“God as the creator of the world,” he said he told them. “He is the creator and He obviously knew what is the best thing for this world, and we are just creations and mere mortals.
“We are finite and God is infinite, and for us to be able to understand and explain God’s ways is not within our capacity, and so therefore we don’t have the say in the matter to explain why so many casualties take place, why people lost their lives in such a terrible catastrophe. And so therefore we cannot explain it in a rational way.”
Hurriane Michael first hit the coast of Florida on Oct 10, and then traveled north towards Georgia. It earned the title of fourth-strongest landfalling hurricane in United States history, after hurricanes Labor Day in 1935, Camille in 1969 and Andrew in 1992.
The storm originated in the Caribbean Sea, and grew into a hurricane in about a week. It then made landfall in Florida before traveling further north. Governor Rick Scott of Florida declared a state of emergency in 35 counties, with President Trump making the same announcement shortly after.
Mandatory evacuations were ordered for cities along the Florida coas on Oct. 8, and the storm was over by Oct. 11.
It was not the welcome to Florida that Rabbi and Mrs. Danow had expected. “But we made it through and we’re here to tell the tale,” he said. “Baruch Hashem.”
By Molly Litvak, Outside News Editor
After almost two years in her post, United States ambassador to the U.N. Nikki Haley announced her resignation last month, leaving Americans wondering what her next move would be and who would fill her shoes.
Although her resignation went public on Oct.9, Haley said she would serve until the end of 2018. She sent her resignation letter to President Trump a week earlier, then sat alongside him in the Oval Office to announce it.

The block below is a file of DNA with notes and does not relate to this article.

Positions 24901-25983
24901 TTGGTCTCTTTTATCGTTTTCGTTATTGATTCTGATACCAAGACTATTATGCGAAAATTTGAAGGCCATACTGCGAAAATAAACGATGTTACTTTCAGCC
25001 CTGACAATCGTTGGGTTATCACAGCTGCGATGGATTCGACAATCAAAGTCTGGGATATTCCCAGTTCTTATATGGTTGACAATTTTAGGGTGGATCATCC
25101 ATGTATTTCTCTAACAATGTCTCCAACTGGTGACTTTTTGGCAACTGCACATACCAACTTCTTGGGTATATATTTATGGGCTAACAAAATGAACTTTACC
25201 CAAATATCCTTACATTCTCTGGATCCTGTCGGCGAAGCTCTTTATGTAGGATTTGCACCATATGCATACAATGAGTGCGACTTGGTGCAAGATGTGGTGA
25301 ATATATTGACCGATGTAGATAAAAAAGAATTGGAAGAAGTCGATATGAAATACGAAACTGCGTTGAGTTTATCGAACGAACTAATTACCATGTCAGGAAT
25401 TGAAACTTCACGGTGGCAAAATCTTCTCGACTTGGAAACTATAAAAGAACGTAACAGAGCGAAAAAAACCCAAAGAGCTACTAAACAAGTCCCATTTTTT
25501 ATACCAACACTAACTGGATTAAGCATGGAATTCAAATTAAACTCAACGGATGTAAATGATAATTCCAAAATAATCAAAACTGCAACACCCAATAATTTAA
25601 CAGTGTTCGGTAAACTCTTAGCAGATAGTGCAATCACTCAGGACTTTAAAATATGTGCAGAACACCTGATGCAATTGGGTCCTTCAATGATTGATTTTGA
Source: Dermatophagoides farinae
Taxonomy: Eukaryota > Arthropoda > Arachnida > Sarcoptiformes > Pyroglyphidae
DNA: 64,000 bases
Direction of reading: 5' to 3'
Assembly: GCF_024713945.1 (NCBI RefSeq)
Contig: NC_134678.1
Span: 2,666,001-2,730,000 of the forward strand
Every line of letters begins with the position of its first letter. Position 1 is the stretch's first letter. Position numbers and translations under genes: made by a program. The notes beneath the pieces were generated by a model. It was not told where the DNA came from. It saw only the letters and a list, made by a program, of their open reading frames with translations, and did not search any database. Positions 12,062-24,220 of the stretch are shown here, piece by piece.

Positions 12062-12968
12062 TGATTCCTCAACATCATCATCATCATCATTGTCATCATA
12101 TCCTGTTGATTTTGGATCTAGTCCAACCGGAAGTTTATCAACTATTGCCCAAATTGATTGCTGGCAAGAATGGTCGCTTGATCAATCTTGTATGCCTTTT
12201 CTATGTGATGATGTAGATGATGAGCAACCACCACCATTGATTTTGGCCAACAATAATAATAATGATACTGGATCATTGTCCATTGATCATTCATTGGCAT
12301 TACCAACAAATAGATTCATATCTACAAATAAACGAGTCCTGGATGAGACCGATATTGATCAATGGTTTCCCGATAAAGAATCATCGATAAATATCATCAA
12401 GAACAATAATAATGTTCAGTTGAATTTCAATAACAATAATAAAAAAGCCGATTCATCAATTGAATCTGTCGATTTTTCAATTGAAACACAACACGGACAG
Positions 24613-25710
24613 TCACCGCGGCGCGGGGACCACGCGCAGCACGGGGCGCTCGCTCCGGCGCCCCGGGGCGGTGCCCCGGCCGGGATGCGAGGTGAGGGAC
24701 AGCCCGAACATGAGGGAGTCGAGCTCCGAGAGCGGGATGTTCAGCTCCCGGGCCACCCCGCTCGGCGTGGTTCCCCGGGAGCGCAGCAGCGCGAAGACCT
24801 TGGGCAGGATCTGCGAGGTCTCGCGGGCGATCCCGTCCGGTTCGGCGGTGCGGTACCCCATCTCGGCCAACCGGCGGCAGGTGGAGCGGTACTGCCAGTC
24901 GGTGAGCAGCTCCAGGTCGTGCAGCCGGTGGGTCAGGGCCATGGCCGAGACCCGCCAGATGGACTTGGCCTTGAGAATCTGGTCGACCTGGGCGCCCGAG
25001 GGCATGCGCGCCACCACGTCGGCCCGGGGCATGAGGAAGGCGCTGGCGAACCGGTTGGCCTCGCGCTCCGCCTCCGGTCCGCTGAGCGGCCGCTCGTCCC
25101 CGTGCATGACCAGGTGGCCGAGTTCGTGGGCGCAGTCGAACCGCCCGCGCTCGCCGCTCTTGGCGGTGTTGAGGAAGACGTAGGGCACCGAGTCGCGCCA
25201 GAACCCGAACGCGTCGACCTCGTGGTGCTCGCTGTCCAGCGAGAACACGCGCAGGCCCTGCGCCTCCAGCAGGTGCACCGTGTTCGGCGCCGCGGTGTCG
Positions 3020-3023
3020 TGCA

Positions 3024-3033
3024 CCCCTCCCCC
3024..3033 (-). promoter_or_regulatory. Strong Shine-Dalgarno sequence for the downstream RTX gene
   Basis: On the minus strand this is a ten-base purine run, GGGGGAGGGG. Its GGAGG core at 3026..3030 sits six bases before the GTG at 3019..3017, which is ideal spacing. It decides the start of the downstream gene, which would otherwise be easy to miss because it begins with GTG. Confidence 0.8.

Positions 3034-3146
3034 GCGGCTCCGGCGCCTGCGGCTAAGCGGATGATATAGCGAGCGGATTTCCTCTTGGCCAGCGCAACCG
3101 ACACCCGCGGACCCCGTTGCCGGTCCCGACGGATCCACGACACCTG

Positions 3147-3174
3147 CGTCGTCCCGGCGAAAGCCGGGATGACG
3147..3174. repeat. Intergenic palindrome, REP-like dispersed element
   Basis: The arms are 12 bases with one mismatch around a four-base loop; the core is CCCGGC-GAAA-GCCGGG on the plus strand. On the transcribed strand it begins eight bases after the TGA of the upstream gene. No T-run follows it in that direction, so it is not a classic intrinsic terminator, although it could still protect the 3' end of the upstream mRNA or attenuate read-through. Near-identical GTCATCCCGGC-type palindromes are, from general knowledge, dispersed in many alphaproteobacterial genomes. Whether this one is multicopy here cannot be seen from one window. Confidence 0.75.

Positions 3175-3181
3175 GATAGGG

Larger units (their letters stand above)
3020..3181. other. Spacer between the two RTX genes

“It was a blessing to go into the U.N. with body armor on every day and defend America, and I’ll always do that,” Ms. Haley said in a video posted widely in news media. “ I’ll never truly step aside from defending our country. But I will tell you that I think it’s time.”
During her two years there, Mrs. Haley criticized the U.N. for bias against both Israel and the U.S. She also pulled America out of the U.N. Human Rights Council, after calling it a “cesspool of political bias.”
In August 2017, she got the U.N Security Council to agree on sanctions on North Korea, including a total ban on North Korean exports. In July 2018, she helped establish a resolution on a U.N arms embargo on South Sudan.
Prior to being confirmed as the 29th U.N. Ambassador — by a 96-4 senate vote Jan. 24, 2017 — Ambassador Haley had served as the first female governor of South Carolina, the second Indian-American governor in the United States, and a member of the South Carolina House of Representatives. In 2016, she was listed among the world’s 100 most influential people by Time magazine.
“It was a blessing to go into the U.N. with body armor on every day and defend America.
— Nikki Haley, United States ambassador to the U.N.
As governor, Ms. Haley signed a bill hoping to stop the South Carolina efforts of the BDS movement, which advocates for boycott, divestment and sanctioning from people and institutions connected with Israel. After her resignation announcement, the Israeli Ambassador to the U.N Danny Danon released a statement thanking her.
“Thank you for representing the values common to Israel and the United States,” it read.
President Trump praised her, saying, “We’re all happy for you in one way, but we hate to lose you. Hopefully you’ll be coming back in some way.”
The president said he would announce the next ambassador two to three weeks after her resignation, although her replacement is yet to be announced.